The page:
There’s evidence that sauna use can decrease inflammation, which is great after exercise. Intense exercise may increase inflammation, so post-workout may be the perfect time to hop in the sauna.

3. Improved cardiovascular health

Regular sauna bathing may reduce your risk of high blood pressure and cardiovascular disease. Although it is unknown exactly how this process works, research suggests this may be due to an improved response of your arteries to blood pressure changes, improved blood flow adaptation based on what your tissues need, improved levels of fat in your blood, lower blood pressure, and better regulation of involuntary body processes such as heart rate and breathing.

4. Endurance enhancement in hot environments

Regular sauna bathing causes a positive adaptive response to heat stress. This may carry over into hot training environments, giving you an edge when the temperature climbs.

Dangers of using a sauna after a workout

Although moderate sauna use appears to be safe for most people, you should speak to your doctor before sauna bathing if you have blood pressure issues, cardiovascular disease, or have ever had a heart attack. Saunas are best avoided during pregnancy.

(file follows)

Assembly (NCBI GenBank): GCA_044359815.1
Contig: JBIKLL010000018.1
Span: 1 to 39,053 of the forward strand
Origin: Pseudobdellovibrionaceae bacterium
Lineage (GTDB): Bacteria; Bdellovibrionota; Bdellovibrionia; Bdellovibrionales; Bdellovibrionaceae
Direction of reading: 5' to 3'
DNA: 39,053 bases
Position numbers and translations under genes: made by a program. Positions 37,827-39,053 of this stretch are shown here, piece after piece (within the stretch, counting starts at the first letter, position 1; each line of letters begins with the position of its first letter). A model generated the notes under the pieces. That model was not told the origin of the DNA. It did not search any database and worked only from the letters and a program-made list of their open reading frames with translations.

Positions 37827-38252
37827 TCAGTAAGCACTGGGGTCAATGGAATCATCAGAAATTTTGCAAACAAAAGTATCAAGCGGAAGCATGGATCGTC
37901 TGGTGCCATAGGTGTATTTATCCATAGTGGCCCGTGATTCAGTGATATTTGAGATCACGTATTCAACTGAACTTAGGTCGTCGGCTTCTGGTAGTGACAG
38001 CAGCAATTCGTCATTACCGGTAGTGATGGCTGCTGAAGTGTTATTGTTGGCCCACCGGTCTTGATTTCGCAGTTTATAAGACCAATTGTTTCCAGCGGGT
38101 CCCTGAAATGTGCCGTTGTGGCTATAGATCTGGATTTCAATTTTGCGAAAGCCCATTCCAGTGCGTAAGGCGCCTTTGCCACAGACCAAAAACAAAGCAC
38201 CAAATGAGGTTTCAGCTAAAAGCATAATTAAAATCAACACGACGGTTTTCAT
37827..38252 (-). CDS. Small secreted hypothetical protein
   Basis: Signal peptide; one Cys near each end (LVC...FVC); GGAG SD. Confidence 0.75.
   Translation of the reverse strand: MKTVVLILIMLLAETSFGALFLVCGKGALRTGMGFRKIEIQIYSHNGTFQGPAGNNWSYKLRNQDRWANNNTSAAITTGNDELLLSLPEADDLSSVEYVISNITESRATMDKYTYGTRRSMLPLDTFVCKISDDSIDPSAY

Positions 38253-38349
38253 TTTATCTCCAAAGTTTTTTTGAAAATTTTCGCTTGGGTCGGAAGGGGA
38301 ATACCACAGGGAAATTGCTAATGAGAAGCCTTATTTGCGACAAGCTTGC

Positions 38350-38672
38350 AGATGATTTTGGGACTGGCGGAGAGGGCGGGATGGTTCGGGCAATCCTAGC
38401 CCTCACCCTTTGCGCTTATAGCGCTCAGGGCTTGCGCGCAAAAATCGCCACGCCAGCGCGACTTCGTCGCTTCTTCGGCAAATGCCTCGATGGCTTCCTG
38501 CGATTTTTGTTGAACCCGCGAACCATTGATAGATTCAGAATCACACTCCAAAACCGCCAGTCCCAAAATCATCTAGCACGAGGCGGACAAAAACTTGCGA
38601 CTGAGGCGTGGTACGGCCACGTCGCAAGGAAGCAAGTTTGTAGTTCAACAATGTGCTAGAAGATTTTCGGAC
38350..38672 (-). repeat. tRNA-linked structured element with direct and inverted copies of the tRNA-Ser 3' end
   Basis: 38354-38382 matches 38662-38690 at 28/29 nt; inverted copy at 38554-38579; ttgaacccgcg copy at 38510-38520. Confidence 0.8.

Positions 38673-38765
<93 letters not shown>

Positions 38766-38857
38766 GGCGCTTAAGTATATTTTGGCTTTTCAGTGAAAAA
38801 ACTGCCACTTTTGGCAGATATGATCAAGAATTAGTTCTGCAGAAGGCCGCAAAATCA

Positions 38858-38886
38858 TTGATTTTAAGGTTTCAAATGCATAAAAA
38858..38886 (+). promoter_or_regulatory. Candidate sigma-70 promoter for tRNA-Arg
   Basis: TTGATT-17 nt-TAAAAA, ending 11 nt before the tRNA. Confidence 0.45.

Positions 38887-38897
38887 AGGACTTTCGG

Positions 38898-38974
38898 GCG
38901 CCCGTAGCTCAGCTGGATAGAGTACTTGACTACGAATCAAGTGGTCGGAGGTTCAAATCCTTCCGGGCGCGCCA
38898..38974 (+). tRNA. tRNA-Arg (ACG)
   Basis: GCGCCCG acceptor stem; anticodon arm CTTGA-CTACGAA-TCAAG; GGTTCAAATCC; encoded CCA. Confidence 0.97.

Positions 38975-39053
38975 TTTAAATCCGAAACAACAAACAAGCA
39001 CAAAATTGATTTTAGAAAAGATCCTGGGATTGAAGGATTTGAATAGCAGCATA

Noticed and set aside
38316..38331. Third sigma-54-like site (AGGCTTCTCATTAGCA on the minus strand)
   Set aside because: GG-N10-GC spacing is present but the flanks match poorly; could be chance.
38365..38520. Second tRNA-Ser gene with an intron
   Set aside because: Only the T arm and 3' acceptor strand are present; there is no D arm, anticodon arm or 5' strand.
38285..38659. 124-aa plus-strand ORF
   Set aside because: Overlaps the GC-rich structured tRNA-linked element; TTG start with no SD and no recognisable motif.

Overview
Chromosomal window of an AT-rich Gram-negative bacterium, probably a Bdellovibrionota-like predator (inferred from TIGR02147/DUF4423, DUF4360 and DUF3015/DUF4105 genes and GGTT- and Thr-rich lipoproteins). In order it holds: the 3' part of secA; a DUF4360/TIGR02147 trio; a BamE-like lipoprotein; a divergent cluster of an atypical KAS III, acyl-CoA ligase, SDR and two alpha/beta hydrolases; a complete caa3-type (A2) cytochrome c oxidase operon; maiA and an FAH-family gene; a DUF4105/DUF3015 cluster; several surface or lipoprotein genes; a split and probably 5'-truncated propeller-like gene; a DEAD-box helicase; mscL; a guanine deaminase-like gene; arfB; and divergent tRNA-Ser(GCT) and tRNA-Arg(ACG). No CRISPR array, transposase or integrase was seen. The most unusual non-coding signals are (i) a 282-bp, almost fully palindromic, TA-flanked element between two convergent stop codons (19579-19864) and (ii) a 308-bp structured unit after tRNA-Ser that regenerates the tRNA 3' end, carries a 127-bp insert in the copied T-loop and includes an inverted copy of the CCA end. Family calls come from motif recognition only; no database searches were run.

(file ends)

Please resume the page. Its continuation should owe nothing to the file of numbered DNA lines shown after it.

Here are some potential risks of sauna use after a workout:

  • Dehydration
  • Low blood pressure
  • Lightheadedness or fainting
  • Heat discomfort
  • Leg pain
  • Airway irritation
  • Potential pregnancy complications

How to use a sauna post-workout

Here are a few tips on how to use a sauna post-workout. These will help you make the most of the incredible benefits of sauna bathing.


The best time to use a sauna is after your workout. This allows you to reap muscle recovery benefits and, unlike pre-workout sauna bathing, does not put you at risk of becoming dehydrated before you even start your workout.


5–20 minutes is the ideal time frame to access all the benefits the sauna has to offer. If you’re new to saunas, start with 5 minutes and slowly work your way up over time according to your tolerability.


To avoid dehydration, top up on water before and after a sauna session. You lose lots of water through sweat in the sauna, and it’s important to replace it.

Safety tips for using saunas

For a safe and enjoyable sauna experience, avoid alcohol before heading into the sauna and limit sessions to 20 minutes. Drink plenty of water and avoid the sauna altogether if you’re pregnant or unwell.

The benefits of saunas are supported by research; however, not all benefits are fully understood and more quality research is needed. If you have underlying health conditions, please seek advice from a healthcare provider.

Tempted to try a post-workout sauna after learning the benefits? Make sure to use the sauna responsibly and follow the safety tips outlined in this article. Sauna bathing can make a great addition to your wellness routine, improving recovery, muscle growth, and cardiovascular system. Therefore, giving it a try may prove useful.